CHN: Labor-HHS-Education Spending Bill Contains Important Gains for Human Needs Programs
The House Appropriations Subcommittee on Labor, Health and Human Services, and Education took up and passed (voice vote) its FY20 spending bill on April 30. The “Labor-H” bill provides $189.8 billion for the departments, up $11.7 billion or 6 percent over FY19 and up $47.8 billion over President Trump’s FY20 budget request. Including unused funds in the Children’s Health Insurance Program, the bill would spend $204 billion in total. Advocates were pleased that the proposed increase for this spending bill is proportional to the total nondefense discretionary (annually-appropriated) spending increased proposed by House leaders, which has not always been the case in past years. The full House Appropriations Committee is expected to take up the bill on May 8. A summary of the Labor-H bill from House Democratic appropriators can be found here. The full text of the bill can be found here.
Advocates were also pleased that the proposal contains increases for numerous important human needs programs. For example, the Child Care and Development Block Grant (CCDBG) is increased by $2.4 billion to a total of $7.7 billion, a 45 percent increase over FY19 levels without adjusting for inflation. This builds on a substantial increase in CCDBG funding provided in FY18, though child care resources would still remain short of what is needed to assist all eligible children. Head Start funding grows from $10.1 billion to $11.6 billion, an increase of 15 percent. Funding for Preschool Development Grants rises from $250 million to $350 million.
Job training programs, flat-funded for many years (and therefore cut roughly 16 percent by inflation since FY2010), see an increase in this bill as well. For example, Adult Workforce Innovation and Opportunity Act (WIOA) job training funding rises from $845.6 million to $900 million, and Youth WIOA increases from $903.4 million to $964 million. YouthBuild funding rises from $89.5 million to $128 million.
The bill increases funding for many programs that President Trump’s FY20 budget proposal would have eliminated, including the Senior Community Service Employment for Older Americans program, which gets an increase from $400 million to $464 million, and the Low Income Home Energy Assistance Program (LIHEAP), which receives $3.8 billion, an increase of $150 million. Funding for 21st Century Community Learning Centers, which provide afterschool programs, rises from $1.2 billion to $1.3 billion.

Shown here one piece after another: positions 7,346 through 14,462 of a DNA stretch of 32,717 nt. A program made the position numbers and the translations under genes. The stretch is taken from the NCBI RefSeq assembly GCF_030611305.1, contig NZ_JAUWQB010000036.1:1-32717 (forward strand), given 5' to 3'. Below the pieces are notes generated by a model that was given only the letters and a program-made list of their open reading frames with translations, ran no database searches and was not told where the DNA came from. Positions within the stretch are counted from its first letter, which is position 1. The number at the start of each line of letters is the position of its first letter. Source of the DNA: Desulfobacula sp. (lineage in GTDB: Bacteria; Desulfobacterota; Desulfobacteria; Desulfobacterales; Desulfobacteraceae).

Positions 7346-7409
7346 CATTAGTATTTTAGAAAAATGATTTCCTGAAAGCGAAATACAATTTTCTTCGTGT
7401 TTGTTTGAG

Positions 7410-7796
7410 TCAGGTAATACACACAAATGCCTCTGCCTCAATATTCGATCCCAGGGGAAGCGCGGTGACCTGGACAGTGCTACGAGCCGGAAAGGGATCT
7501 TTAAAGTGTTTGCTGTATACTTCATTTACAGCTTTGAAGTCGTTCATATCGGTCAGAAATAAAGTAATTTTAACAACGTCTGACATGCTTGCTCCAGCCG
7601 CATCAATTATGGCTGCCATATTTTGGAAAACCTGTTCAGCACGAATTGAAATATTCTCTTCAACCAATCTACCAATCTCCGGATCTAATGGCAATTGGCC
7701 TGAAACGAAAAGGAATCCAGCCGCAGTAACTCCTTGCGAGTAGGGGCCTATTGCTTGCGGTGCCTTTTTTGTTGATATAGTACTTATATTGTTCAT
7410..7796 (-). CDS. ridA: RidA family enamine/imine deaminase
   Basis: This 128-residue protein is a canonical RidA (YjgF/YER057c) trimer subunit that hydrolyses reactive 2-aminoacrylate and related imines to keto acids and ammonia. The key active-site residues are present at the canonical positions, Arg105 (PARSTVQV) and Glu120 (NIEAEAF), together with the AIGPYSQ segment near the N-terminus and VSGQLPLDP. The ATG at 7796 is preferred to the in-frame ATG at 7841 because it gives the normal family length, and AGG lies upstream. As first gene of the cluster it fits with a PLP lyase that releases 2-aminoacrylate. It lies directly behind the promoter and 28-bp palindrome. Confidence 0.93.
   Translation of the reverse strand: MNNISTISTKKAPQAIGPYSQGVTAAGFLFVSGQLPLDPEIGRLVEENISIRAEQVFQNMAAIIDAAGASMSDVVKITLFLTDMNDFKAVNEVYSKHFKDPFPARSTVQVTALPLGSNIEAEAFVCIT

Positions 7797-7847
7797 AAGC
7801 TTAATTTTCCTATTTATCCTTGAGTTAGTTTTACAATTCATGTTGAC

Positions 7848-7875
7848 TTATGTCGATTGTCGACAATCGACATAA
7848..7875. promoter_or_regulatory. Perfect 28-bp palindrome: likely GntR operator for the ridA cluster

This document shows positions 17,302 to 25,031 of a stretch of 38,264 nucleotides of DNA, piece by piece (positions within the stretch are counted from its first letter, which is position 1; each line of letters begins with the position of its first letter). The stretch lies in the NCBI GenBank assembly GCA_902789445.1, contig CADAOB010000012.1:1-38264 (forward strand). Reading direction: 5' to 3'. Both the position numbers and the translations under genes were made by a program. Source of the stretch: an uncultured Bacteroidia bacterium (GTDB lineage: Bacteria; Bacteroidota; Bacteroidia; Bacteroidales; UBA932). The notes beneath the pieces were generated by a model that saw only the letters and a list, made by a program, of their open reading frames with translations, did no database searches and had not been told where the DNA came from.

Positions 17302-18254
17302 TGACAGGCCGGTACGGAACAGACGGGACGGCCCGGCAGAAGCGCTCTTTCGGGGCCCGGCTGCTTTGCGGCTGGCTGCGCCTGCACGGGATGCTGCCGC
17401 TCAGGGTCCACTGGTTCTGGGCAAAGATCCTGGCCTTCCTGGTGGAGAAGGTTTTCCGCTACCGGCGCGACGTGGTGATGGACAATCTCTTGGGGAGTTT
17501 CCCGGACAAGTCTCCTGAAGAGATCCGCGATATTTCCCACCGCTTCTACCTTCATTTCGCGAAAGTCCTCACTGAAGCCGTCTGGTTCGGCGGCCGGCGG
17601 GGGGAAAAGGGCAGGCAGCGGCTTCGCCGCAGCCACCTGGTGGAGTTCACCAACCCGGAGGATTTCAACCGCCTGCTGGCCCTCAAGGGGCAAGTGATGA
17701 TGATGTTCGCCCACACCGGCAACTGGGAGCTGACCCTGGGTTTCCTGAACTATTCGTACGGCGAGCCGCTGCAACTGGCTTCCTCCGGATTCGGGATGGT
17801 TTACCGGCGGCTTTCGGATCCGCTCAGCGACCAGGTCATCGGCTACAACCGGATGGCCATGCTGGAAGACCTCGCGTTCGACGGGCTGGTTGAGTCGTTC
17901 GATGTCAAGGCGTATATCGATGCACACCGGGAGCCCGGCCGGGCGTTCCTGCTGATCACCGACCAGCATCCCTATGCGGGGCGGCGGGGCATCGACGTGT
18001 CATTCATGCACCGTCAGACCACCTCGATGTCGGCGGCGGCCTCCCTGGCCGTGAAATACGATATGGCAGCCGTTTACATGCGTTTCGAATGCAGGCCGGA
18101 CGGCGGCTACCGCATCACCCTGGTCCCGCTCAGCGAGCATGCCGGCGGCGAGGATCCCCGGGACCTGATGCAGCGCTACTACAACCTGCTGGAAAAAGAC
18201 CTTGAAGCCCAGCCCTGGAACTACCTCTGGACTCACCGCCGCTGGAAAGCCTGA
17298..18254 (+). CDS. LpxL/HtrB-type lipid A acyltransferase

In education, the bill provides an increase of $1 billion for Title I K-12 low-income schools, to $16.9 billion; and an increase of $1 billion for Special Education Part B Grants to States, to $13.4 billion. English Language Acquisition funding increases from $737.4 million to $980 million, a one-third increase. The maximum Pell Grant rises to $6,345 per student, an increase of $150 over maximum in FY 2019. Federal Work Study would be increased to $1.4 billion, a $304 million bump.
Funding for the National Institutes of Health is $41.1 billion in the proposal, an increase of $2 billion over FY19. The bill also includes $50 million for firearm injury and mortality prevention research at the Centers for Disease Control and Prevention and the NIH.
Total funding for Refugee and Entrant Assistance programs is up from $1.9 billion to $2.4 billion, to cope with the increased number of families and children entering the country, many seeking asylum. The bill includes language prohibiting the use of funds for sharing of information between HHS and the Department of Homeland Security about the immigration status of family members with whom a migrant child is placed. The bill also prohibits the use of funds to go against existing laws and court agreements that protect migrant children from being incarcerated or from being deported without consideration of their safety.
Even with the increases, the Center on Budget and Policy Priorities noted that total funding for all programs covered in the Labor-H bill would be just 3 percent above what it was a decade ago in inflation-adjusted terms.